This question, “so what is your precise spectrum of attraction?”, is nothing more than an attempt to stick me back in a damned box. No thanks. I’ll answer it if I have to, because let’s face it, as someone who is very public about his sexuality I have to accept that I will have to be comfortable answering questions that someone who is private about the personal stuff like sexual orientation and religion and position on the Autism Spectrum wouldn’t be. It’s part of my job, as an activist, as someone who wants to make changes in society, and I understand that a lot of the time the question is well-meant.

But there is absolutely no need for such a personal, intimate, and specific question to be answered by the single word of an identity label. No reason those who choose to answer it shouldn’t, but they should not be expected to do it with one word. And it should not be a standard that only non-monosexual identity should be expected to adhere to, in one word or many.

What’s In a Word, Eponymous Fliponymous (via mrskarkatharley)

(Source: rinmemesuoka)

Friday, October 18, 2013


fun facts about pansexual/bisexual “people”:

  • we are actually greedy. not because we like more than one gender, but because we’re really all leprechauns dressed as people. we gave the gays the rainbow, but we’ll keep the pot o’ gold if you know what i mean
  • we are very, very confused. not because we like more than one gender, but because pansexual/bisexual people are notorious philosophers. why are we here? where do we come from? is the cafeteria serving pizza today? pansexual/bisexual leprechauns people seek to answer all these questions and more
  • we are pretending and we’ll come out eventually. as leprechauns. one day, we’ll all come out as leprechauns, and inherit the earth. really, i don’t know why you’re so enthused about us coming out as one of your human identities at all. enjoy your time as dominant species while it lasts, honestly

(Source: queerkents)

Sunday, September 15, 2013









Rebloggable by request.

Links found in the original post:

  • Here is a good post by a bisexual person on pansexual people misdefining bisexuality.”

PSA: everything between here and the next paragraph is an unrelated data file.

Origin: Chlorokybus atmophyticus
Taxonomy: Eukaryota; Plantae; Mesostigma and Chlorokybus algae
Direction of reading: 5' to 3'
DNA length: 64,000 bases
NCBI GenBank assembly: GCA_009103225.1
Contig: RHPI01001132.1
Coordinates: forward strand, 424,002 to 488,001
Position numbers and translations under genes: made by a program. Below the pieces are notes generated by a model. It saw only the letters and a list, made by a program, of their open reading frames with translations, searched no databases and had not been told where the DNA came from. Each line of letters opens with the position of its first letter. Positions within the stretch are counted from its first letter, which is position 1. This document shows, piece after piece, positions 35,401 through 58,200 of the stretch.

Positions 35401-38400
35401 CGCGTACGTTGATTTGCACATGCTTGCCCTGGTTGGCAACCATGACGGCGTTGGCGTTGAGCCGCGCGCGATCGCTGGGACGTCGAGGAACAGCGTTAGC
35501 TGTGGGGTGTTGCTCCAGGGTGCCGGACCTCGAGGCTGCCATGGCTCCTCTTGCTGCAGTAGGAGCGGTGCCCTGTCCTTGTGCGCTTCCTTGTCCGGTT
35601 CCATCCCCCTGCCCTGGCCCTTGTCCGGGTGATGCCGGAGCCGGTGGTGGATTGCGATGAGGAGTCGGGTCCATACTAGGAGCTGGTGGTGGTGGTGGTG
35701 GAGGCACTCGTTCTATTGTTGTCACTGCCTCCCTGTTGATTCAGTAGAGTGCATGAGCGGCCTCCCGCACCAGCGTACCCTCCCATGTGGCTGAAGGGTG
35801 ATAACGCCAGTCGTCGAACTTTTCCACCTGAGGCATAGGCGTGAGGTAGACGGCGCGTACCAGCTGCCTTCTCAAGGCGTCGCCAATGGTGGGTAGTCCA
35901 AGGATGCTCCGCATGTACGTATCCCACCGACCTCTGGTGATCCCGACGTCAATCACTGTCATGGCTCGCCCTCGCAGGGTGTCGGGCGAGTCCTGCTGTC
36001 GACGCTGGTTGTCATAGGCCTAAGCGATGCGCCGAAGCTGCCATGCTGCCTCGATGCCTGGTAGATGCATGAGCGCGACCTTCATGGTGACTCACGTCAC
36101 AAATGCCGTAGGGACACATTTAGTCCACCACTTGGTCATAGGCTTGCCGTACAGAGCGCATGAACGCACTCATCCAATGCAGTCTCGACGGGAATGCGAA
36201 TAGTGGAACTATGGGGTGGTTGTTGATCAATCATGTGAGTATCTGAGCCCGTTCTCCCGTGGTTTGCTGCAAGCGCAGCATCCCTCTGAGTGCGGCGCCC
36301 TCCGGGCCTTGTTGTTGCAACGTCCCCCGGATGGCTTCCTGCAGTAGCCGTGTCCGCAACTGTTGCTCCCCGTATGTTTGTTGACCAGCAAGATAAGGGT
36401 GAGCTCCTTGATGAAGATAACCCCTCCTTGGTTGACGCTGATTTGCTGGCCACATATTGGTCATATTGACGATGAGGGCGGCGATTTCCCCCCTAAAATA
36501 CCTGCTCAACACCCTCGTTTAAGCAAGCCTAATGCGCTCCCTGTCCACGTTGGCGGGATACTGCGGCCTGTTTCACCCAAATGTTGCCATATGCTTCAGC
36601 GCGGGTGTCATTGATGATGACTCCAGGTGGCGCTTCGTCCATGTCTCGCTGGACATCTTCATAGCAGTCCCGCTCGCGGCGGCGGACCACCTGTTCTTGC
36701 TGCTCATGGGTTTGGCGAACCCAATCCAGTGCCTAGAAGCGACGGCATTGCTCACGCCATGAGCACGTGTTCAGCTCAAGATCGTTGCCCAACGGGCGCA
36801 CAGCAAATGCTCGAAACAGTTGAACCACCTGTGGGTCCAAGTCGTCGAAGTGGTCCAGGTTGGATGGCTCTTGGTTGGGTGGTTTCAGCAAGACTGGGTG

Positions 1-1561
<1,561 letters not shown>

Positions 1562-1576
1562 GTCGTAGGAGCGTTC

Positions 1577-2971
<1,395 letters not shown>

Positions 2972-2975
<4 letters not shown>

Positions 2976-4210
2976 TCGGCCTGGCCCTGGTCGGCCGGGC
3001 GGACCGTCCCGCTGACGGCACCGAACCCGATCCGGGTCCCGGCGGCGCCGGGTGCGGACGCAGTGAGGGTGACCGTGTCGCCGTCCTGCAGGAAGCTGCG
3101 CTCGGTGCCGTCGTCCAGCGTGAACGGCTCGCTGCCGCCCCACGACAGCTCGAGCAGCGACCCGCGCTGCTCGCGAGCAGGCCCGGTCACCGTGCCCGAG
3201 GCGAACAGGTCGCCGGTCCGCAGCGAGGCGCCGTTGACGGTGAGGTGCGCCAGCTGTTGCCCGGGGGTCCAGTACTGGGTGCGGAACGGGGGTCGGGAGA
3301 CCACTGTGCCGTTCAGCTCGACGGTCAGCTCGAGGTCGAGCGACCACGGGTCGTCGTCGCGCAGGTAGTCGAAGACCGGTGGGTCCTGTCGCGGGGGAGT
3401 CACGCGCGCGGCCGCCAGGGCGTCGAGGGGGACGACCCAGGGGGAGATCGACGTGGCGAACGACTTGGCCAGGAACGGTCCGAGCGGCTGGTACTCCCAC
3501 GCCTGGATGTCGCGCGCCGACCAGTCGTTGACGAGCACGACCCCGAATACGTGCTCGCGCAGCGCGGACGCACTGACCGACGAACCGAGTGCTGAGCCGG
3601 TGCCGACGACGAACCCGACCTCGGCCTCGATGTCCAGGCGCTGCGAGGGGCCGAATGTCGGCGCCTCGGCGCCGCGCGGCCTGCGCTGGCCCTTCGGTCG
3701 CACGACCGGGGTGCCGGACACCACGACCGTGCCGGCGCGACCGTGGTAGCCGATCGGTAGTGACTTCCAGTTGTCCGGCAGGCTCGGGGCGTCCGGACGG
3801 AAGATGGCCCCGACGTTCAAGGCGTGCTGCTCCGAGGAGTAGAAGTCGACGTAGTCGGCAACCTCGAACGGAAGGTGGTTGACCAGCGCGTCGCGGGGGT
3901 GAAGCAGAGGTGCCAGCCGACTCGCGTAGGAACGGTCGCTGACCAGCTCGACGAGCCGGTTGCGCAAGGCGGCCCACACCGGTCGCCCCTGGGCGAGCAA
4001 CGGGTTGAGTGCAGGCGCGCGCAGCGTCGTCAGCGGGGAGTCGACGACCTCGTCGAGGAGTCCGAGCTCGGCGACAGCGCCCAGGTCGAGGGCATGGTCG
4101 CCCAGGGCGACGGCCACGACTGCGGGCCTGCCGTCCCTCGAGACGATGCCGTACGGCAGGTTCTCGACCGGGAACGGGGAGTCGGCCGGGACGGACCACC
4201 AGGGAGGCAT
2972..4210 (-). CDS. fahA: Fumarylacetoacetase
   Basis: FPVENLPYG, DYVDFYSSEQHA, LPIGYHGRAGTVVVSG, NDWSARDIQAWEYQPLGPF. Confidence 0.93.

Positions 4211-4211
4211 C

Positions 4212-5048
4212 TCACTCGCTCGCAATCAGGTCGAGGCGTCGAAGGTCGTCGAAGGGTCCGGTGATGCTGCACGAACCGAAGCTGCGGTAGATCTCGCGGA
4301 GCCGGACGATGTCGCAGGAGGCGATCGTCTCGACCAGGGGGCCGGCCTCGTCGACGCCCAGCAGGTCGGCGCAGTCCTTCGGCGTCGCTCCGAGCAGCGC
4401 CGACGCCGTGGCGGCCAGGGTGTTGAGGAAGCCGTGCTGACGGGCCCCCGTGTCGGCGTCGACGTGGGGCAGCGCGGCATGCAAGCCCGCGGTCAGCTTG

• Here is a good post by a pansexual on problematic definitions of pansexuality.”
  • This and this are prime examples [of pansexual people claiming themselves as the breakers of the gender binary].”
  • “See my previous posts on nonbinary people in nonmonosexual communities here, here, and here.”


wow this expresses so many things that I could never quite process

What about pansexual people who don’t hate on bi people or mis-define bisexuality? What about pan people who aren’t ignorant towards trans* identities? What about pansexual people who have trans* identities? Why does every other post I see on pansexuality have these broad generalizations about what pansexual people say and think? 

Congratulations on the most roundabout version of “we’re not all like that” I’ve ever seen.

Nowhere did I say “all pan people.” I used cis and binary identity qualifiers where relevant. And by the way, binary trans*people perpetuate a lot of binarism and nonbinary erasure.

So what about all those pan people who “aren’t like that” that I didn’t talk about? What do you want, a pat on the back? A fruit basket with a card saying “congratulations on not personally being one of the people who misrepresent, appropriate, and generally shit on my identity”? I don’t owe you a fucking mention, not one.


Okay both the original post and the later comment are pure gold.

Given the amount of crap on my dash today, I figured it was about time to bring this back.

(Source: warp-factor-gr8)

Thursday, February 21, 2013



what the fuck even is my sexuality: the musical

starring me

including great hits such as

oh no he’s hot

oh shit she’s hot too

why is everyone hot

and everyone’s favorite

how did i used to think i was straight?

(Source: eggrollkingdom)

Saturday, January 12, 2013


I just.

I hate that there’s this huge prejudice against gay people having their own ‘sexual awakening’. If a straight guy finds out he fancies guys sometimes and is actually bisexual or even gay, in general the world shrugs and moves on. But in my experience, if a gay guy sleeps with a girl and discovers he’s actually bisexual, there’s a whole lot more freaking out. A lot of people seem to think that if you identify first as gay instead of straight, you’ve used up your quota for changing your sexuality. It’s like if you decide you’re not straight, you only have once chance to get your sexuality right, wheras if you are straight you have free reign to eventally decide you’re bi or asexual or pansexual or anything, really.

-/end rant

(Source: murmuredlullabye)

Friday, November 16, 2012

The monosexual privilege checklist



  1. Society assures me that my sexual identity is real and that people like me exist.
  2. When disclosing my sexual identity to others, they believe it without requiring me to prove it.
  3. I can feel sure that upon disclosing my sexual identity, people accept that it’s my real/actual sexual identity (rather than anything other than I said)***.